ii) Over-darkening – Others have mentioned this, but it can’t be highlighted enough. Her speaking voice is a very high one, and strongly suggests that she is not a mezzo-soprano by any stretch – indeed, she probably markets herself as much because she hasn’t the technical ability to tackle the soprano repertoire. Clearly she has fallen into the trap that MANY singers fall into of trying to make an ‘operatic sound’. The very best singers have a FREE technique, without any forcing of muscles into unnatural positions, such as depressing the larynx with the root of the tongue. This allows them to sing with their natural voices. Indeed, I was at the 2011 Proms in The Park where Jenkins treated the 40,000 spectators to a variety of operatic, classical and show tunes. When she lightened the voice for the show tunes, the sound she made was significantly better, she sang more freely, and had far better support.

    iii) An almost total lack of musicality – In that same performance at the Proms in The Park, Jenkins accompanied the BBC Symphony Chorus in their hushed rendition of Britten’s arrangement of God Save the Queen … at a blinding fortissimo. She consigned herself to my bad books for ever after ruining that normally very special moment of the evening.

  36. To abandonculture, thank you for explaining so well. I recognized the concept but not the attribution to Hegel.

  37. To Kevin Morgan, Harry Secombe really could sing too. He had a fantastic technique and I really enjoyed watching him gearing up for the high note at the end! Bless him.

  38. I share your frustration, but I share it as a fan of well-crafted popular music; reality shows like Pop Idol, X Factor etc have shown an equivalent disrespect to that form on a weekly basis, to say nothing of the corrosive effects of Glee’s let’s-pitch-correct-everything approach.

    (A little off-topic, but stick with me.) Note to reality-show producers: if you cut out, say, the second verse of “Son Of A Preacher Man”, the singer cannot be said to be performing “Son Of A Preacher Man”. They are performing EXCERPTS from “Son Of A Preacher Man”. (Think of that song: the original song is weighted so that the bridge departs from an established form, i.e., there are two verse-choruses providing the momentum for departure. Take one out and the singer literally CANNOT perform the song, because the original song is the sum of its sections combined in an appealing style; in its depreciated form, the bridge is no longer a departure but a continuation that runs on too long.) Audiences celebrate performances in this context, of course, and I wouldn’t gainsay the basis of their appreciation outright – but I would suggest that many are largely celebrating (a) the performer’s melodramatic “journey” and (b) their own memories of the original song. In this sense the shows are inherently reactionary. They are small regurgitations of a once-great meal, offered for our consumption in the same way that Jenkins’ half-digested opera is considered quality fare.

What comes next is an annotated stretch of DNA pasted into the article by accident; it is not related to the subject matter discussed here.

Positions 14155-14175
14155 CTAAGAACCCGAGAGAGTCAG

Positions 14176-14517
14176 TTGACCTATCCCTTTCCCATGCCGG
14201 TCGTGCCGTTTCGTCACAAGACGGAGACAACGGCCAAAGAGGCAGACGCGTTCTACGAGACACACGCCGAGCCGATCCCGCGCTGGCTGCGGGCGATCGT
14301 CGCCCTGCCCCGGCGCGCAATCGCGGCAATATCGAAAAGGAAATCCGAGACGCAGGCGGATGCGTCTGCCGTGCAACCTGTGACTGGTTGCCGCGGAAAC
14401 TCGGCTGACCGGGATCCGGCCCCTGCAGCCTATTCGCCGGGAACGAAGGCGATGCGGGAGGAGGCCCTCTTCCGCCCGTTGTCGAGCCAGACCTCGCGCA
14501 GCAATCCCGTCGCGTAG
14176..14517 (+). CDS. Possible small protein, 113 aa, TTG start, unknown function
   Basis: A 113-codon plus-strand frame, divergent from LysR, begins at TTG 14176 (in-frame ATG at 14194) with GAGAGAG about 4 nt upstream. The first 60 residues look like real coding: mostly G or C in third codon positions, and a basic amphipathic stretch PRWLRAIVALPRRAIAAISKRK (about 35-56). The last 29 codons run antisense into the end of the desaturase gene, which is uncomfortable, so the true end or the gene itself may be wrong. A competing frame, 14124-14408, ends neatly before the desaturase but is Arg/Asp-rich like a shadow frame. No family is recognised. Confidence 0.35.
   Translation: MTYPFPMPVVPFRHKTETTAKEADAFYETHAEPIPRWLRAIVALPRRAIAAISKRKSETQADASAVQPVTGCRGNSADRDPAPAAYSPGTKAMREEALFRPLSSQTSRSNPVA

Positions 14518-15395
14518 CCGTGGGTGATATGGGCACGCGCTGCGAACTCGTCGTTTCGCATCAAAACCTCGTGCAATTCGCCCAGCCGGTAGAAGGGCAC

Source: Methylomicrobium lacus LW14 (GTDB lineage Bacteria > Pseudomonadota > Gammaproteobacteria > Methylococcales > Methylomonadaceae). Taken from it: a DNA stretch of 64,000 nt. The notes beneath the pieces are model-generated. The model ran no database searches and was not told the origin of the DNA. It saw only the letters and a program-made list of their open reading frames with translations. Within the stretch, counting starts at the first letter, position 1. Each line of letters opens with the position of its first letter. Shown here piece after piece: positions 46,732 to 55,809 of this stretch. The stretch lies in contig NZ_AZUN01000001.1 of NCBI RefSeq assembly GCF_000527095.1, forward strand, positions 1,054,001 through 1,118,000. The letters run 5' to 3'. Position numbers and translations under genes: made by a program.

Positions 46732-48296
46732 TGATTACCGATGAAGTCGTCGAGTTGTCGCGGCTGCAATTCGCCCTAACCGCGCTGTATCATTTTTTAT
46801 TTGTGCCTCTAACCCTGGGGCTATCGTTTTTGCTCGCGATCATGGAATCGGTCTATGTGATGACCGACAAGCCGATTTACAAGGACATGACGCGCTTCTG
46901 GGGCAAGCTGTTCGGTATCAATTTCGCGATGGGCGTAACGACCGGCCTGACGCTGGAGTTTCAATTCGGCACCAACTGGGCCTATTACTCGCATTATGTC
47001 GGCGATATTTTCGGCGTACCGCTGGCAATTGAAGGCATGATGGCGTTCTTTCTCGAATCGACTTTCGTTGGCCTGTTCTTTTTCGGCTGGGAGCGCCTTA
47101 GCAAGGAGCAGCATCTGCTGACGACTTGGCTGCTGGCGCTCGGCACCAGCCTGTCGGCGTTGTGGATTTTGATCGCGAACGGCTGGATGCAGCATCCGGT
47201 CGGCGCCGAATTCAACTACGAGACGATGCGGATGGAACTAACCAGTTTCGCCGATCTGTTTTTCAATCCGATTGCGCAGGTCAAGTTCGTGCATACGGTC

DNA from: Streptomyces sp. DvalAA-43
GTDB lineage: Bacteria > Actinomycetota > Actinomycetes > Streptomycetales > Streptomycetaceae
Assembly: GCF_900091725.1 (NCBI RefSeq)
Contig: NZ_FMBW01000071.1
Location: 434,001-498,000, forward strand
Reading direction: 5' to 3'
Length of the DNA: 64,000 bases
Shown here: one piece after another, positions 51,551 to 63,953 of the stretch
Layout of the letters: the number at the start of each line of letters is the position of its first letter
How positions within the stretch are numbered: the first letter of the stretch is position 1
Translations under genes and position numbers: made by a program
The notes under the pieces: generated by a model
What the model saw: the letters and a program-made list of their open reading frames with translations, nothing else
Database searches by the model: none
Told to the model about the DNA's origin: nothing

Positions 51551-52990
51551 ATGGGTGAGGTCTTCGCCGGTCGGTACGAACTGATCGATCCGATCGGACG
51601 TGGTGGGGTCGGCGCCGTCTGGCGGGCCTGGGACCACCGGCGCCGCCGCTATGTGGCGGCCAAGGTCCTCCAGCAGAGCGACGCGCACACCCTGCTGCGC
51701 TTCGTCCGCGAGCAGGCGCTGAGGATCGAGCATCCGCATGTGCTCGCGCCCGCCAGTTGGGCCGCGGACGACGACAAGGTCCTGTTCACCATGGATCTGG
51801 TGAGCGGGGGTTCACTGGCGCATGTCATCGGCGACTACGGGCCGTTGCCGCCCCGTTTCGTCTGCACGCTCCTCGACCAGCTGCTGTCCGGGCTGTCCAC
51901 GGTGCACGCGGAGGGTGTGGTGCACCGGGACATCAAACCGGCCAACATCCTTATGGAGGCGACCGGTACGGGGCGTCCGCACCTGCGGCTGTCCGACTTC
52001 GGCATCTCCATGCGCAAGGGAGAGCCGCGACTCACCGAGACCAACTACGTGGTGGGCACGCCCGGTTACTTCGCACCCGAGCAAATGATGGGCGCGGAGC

And where the frustration and anger comes from in both instances is that such a large percentage of the population LITERALLY CANNOT TELL THE DIFFERENCE. I don’t mean that they can’t tell K Jenkins from K Battle, although most can’t; I mean that there is an indecent commercial pressure to do away with the critical faculty altogether. Viewers are encouraged to determine that a performance is good through narrative acclaim rather than through the performance itself. (When an X-Factor judge falls to the ground in paroxysms of joy over the newest competitor, it’s really the judge’s story we’re watching, the judge’s emotion we’re programmed to respond to.) This is obviously a bumper outcome for commercial interests – cheaper, too, because waiting for a legitimately exceptional performer is a pain – but artforms that depend on independent appreciation are in for an increasingly rough ride, because I’ve never seen the pressure to comply as strong as it is at the moment, and we’re kidding ourselves if we think it doesn’t pollute the broader cultural landscape.

    Sure, in time, that narrative acclaim will swing around as it always does, capturing any number of niche markets in turn – but it’s showing no sign of heading toward a proclamation of the virtues of patience (there’s no quick money in it), and patience is how singers, songwriters and critics get, y’know, good.